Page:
The Evidence For The Effectiveness Of Taping To Reduce Pain Levels And Improve Function In Individuals With Subacromial Impingement Syndrome: A Systematic Review
(2013) The Evidence For The Effectiveness Of Taping To Reduce Pain Levels And Improve Function In Individuals With Subacromial Impingement Syndrome: A Systematic Review, no. 100.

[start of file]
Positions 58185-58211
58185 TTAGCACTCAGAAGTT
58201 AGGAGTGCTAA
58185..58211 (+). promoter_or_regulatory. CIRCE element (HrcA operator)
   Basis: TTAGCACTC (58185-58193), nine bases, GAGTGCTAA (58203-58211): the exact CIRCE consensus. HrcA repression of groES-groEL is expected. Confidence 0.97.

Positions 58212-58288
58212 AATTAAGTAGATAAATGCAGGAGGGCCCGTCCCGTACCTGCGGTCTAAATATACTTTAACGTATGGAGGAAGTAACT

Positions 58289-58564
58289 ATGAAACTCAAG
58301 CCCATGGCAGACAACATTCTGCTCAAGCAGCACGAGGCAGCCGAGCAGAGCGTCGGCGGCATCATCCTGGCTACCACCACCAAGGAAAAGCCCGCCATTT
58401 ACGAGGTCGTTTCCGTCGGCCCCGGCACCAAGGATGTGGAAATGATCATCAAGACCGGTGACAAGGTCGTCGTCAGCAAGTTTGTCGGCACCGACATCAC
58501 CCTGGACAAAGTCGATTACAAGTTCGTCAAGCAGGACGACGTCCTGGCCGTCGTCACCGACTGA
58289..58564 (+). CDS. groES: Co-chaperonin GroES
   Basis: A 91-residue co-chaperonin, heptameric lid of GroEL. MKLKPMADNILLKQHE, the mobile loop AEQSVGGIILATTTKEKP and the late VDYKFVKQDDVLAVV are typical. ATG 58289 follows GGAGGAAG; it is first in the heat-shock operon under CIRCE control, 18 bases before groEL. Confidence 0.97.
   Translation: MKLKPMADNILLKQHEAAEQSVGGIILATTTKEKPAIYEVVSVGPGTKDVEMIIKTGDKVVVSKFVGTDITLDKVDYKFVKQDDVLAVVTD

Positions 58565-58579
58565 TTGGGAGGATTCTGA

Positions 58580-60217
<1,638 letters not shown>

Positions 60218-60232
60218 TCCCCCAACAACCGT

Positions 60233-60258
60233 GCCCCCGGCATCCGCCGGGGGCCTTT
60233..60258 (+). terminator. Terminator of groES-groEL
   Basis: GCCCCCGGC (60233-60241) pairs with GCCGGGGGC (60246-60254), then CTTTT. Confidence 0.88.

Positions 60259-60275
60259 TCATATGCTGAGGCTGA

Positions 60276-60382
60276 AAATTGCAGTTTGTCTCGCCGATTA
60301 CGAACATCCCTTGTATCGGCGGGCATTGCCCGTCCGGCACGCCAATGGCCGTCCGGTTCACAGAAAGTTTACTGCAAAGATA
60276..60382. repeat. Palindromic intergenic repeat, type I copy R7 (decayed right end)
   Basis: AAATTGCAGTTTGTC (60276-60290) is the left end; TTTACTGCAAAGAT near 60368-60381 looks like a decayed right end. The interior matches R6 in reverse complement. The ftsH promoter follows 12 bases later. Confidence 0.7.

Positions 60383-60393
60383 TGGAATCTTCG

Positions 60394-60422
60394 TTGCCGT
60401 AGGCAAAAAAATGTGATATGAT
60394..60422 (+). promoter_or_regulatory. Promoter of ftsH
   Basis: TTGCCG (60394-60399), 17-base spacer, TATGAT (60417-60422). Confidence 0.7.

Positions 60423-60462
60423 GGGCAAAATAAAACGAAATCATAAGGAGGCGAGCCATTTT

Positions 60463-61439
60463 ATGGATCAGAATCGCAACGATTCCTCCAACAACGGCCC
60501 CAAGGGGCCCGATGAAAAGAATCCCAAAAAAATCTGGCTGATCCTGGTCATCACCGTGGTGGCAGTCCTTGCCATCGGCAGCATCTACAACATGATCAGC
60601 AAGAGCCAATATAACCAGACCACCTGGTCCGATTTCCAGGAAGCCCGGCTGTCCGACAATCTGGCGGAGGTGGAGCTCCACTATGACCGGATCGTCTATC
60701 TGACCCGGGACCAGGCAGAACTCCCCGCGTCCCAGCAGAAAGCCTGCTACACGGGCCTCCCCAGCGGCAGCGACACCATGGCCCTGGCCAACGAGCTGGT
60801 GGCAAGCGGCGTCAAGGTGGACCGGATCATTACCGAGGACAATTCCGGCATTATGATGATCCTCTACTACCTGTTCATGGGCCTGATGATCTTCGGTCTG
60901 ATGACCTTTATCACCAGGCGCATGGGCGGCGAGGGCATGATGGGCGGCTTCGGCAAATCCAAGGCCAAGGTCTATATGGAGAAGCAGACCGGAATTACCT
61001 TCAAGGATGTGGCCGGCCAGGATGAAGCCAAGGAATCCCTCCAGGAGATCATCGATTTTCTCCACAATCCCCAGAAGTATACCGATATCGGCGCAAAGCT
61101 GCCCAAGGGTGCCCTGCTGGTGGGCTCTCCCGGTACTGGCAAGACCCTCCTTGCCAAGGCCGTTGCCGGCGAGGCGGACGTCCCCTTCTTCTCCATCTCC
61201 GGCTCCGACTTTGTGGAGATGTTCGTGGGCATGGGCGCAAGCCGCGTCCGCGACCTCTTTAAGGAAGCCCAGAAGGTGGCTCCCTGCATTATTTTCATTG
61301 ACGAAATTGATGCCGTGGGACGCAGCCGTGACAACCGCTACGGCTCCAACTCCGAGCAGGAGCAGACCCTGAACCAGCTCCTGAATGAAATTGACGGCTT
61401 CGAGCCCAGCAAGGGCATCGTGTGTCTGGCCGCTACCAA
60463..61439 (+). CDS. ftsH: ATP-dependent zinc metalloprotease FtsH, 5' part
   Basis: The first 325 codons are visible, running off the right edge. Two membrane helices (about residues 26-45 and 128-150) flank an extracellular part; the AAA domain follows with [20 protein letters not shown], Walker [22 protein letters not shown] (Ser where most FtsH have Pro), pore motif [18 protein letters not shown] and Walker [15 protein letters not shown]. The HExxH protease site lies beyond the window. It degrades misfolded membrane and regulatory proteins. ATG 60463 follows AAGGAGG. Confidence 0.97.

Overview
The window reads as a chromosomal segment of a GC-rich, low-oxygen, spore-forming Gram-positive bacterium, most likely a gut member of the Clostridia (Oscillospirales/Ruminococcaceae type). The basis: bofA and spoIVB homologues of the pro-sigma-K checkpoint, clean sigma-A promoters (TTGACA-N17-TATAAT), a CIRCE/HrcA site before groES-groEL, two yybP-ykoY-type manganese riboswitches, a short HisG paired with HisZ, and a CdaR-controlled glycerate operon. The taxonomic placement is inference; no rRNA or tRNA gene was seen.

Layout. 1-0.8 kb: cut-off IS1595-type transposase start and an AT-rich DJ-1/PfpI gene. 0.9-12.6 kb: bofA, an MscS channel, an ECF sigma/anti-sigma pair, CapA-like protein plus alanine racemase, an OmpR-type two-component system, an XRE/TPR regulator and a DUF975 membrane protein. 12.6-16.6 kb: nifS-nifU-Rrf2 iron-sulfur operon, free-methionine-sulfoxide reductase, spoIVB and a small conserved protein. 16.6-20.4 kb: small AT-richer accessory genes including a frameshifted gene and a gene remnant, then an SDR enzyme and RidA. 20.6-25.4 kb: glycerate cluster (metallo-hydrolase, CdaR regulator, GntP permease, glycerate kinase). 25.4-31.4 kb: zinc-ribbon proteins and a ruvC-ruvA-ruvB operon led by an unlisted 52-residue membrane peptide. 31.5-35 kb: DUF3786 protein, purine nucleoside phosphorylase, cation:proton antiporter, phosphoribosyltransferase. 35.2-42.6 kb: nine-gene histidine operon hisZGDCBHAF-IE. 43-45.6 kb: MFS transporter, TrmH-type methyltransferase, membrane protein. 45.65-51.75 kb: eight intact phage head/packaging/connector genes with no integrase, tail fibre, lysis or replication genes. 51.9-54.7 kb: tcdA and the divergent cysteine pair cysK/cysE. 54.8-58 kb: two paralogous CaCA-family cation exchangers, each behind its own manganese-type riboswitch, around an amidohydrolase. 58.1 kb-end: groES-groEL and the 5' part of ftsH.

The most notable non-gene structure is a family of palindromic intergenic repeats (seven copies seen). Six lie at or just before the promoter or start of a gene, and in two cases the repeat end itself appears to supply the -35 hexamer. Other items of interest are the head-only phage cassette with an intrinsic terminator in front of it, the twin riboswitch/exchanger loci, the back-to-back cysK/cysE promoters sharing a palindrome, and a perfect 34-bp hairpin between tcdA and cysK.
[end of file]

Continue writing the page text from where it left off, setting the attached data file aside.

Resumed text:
Background Subacromial impingement syndrome (SAIS) is a multifactorial shoulder condition which results in pain and reduced functional ability. Although SAIS is a common shoulder condition, the current evidence-base regarding its treatment is limited. Tape is often applied as a treatment modality despite the fact that there is little evidence regarding its effects on SAIS. Objectives The primary aim of this systematic review was to evaluate the current evidence-base regarding the effectiveness of taping to reduce pain levels and improve function in individuals with SAIS. Search strategy Using pre-determined keywords, the databases CINAHL, Scopus, Medline, SPORTDiscus, PEDro and Google Scholar were searched to identify relevant articles in March of 2013. Selection criteria All study designs that evaluated the effects of taping on either pain levels or functional abilities of individuals with SAIS and that met pre-determined inclusion criteria were accepted. Data collection and analysis The methodological quality of the included articles was evaluated using the Effective Public Health Practice Project "Quality Assessment Tool for Quantitative Studies" and graded as being of strong, moderate or weak quality. Main results Eight studies graded as being of either moderate or weak quality met the inclusion criteria for this review. The accepted studies utilised five differing taping techniques combined with a variety of adjunct treatment interventions and were all of short duration. Using numerous outcome measures, five of the six studies that included a comparison group found that at various data collection periods, taping significantly improved pain levels and/or functional ability when compared to treatment techniques without therapeutic taping. Furthermore, two low quality studies found that taping significantly improved symptoms however they were not compared to a control group. Conclusions Based on the current systematic review, moderate quality evidence indicates that taping may be of benefit when short-term improvements are required for SAIS, however due to the methodological quality and a number of limitations of selected studies, no strong conclusions can be made. Further research is required before clinical suggestions can be made.